Organizers with a Peninsula-based campaign seeking to impose limits on eminent domain will learn this week whether their proposal collected the 800,000 signatures required to qualify for the November state ballot.
The proposed amendment to the California Constitution, called the California Eminent Domain Limitations Act, was filed with the state by Daly City Democrat Annette Hipona, a school board member and neighborhood activist, and Republican Douglas McNey of Santa Clara County.
It would bar the taking of private property by the government for development by another private entity, and would require cities to pay property owners “just compensation” when taking land for public use.
Signatures were collected statewide with the aid of campaigners, including San Ramon business owners, Filipinos in Long Beach and a group of San Jose seniors known as the Ironhair Brigade.
The petitions were due Sunday, and organizers were not sure yesterday exactly how many signatures had been collected.
“There’s something very un-American about the idea that you are not secure in the ownership of your property,” campaign chairwoman and San Jose resident Lorraine Wallace Rowe said.
The ballot initiative is the latest response to the Supreme Court’s June 2005 ruling upholding cities’ authority to use eminent domain for private developments with a public benefit such as increased sales tax revenues.
The Supreme Court decision doesn’t apply in California, however, where eminent domain law is already more strict, according to Assemblyman Gene Mullin, D-South San Francisco, who has authored and sponsored a handful of bills on eminent domain.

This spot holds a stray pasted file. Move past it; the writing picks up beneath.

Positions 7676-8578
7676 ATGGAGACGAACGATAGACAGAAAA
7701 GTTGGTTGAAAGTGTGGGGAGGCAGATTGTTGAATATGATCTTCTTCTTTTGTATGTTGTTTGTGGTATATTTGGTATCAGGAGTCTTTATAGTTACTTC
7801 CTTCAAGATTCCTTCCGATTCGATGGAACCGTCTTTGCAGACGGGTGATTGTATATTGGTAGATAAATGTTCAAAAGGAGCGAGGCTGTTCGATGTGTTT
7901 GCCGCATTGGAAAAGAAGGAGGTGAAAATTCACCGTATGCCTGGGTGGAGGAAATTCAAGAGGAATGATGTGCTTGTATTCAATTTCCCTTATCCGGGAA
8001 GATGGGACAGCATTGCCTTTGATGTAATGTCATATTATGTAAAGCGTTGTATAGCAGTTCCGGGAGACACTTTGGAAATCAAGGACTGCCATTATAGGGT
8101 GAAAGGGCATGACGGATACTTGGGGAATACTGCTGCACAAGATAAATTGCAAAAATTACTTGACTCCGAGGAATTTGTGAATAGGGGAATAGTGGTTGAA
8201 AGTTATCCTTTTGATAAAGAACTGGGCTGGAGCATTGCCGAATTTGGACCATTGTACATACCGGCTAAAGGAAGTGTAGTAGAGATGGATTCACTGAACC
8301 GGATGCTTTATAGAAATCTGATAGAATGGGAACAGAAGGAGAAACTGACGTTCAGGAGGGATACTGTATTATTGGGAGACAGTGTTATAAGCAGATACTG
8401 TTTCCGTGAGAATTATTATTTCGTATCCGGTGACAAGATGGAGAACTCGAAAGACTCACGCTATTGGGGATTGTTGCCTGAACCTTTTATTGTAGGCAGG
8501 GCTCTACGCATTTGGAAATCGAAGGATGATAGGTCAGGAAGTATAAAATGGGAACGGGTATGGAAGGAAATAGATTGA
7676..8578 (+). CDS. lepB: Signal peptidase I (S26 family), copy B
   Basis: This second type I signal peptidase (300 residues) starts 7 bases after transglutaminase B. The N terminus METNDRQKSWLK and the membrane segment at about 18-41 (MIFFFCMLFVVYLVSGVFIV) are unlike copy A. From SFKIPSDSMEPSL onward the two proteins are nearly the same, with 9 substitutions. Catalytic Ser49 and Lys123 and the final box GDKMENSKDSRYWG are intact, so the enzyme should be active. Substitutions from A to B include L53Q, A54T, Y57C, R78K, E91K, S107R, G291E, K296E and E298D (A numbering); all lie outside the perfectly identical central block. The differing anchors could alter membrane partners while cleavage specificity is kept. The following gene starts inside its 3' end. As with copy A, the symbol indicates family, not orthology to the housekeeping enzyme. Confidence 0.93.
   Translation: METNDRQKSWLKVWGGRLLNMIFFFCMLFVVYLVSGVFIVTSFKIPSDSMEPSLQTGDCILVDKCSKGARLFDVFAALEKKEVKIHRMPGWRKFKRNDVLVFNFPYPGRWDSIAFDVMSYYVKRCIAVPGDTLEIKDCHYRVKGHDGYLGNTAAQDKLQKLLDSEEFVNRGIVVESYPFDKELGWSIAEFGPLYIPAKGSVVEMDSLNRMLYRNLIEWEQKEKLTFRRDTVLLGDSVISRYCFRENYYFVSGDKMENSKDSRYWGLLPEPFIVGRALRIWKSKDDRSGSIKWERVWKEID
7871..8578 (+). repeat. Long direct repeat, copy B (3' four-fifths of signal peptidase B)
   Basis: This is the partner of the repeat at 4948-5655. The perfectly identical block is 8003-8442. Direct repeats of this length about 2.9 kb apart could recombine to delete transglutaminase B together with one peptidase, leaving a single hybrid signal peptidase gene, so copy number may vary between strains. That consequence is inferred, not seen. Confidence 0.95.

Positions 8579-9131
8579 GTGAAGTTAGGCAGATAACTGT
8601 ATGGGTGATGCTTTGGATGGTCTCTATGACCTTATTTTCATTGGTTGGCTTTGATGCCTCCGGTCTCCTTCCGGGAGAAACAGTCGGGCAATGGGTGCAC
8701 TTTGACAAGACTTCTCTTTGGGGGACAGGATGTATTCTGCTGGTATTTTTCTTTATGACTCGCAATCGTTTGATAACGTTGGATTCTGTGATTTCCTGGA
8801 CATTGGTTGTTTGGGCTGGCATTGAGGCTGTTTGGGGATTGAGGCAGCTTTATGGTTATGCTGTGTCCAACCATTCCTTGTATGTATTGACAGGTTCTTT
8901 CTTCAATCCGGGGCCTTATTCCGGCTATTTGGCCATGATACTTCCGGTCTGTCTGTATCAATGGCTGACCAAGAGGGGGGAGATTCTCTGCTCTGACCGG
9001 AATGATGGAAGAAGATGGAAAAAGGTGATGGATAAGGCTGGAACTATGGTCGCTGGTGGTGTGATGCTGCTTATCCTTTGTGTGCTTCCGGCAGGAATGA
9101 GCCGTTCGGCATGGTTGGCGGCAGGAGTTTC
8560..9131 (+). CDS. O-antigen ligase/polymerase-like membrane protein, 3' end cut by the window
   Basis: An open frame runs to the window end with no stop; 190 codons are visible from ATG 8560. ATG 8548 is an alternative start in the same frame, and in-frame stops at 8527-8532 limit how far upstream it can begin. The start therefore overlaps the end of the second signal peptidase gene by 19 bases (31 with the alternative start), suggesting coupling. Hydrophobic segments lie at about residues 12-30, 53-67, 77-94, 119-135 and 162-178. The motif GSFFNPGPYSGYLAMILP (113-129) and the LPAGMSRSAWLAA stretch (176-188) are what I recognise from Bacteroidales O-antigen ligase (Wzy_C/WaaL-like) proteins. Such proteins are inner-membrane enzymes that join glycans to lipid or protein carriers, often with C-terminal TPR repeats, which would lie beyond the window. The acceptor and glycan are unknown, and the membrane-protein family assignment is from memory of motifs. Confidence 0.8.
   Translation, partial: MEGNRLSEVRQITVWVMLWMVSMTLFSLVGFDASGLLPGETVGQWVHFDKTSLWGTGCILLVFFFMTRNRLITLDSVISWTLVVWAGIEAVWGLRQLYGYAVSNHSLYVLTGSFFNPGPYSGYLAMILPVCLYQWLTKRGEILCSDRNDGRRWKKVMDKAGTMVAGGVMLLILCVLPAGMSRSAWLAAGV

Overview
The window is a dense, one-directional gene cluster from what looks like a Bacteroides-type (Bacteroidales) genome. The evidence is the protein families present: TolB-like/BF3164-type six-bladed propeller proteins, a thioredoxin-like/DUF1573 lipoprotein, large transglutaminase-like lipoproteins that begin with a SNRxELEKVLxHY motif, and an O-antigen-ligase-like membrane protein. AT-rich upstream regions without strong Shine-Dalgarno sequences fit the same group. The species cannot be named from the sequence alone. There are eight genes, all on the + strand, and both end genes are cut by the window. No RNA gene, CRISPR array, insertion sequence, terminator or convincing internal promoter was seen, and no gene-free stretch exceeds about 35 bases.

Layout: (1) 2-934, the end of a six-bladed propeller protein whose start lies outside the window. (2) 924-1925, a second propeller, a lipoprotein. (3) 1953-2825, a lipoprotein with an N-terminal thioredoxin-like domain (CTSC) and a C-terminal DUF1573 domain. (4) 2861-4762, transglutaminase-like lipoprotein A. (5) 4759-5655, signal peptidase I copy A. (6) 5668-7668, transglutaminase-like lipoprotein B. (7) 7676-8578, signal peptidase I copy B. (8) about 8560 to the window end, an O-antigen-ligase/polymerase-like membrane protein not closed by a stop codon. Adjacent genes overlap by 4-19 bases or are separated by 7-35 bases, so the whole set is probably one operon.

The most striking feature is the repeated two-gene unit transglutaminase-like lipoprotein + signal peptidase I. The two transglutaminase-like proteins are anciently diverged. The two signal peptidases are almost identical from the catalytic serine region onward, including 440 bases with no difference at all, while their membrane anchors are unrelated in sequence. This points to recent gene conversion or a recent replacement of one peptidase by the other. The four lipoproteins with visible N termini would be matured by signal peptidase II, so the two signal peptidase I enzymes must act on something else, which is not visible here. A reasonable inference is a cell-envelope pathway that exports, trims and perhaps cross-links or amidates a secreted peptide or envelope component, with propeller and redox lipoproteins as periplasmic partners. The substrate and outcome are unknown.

“I’m not a big fan of the initiative process, but I have no position on the initiative,” Mullin said.
Instead, he proposes an independent study of eminent-domain abuse before further limits are imposed.
Eminent domain has touched many Bay Area communities. Officials in Redwood City were forced to pay out $3 million in a legal settlement with a property owner after a judge found they had improperly taken his property to build a theater and shopping center.
In Half Moon Bay, residents last fall overwhelmingly approved an advisory measure barring the city from taking private property for private projects.
The ballot initiative and other legislative proposals are not without their opponents.
Many would “make it impossible to use eminent domain for redevelopment,” said John Shirey, head of the California Redevelopment Association.
CRA is working with some legislators to make their bills more likely to gain redevelopers’ support.
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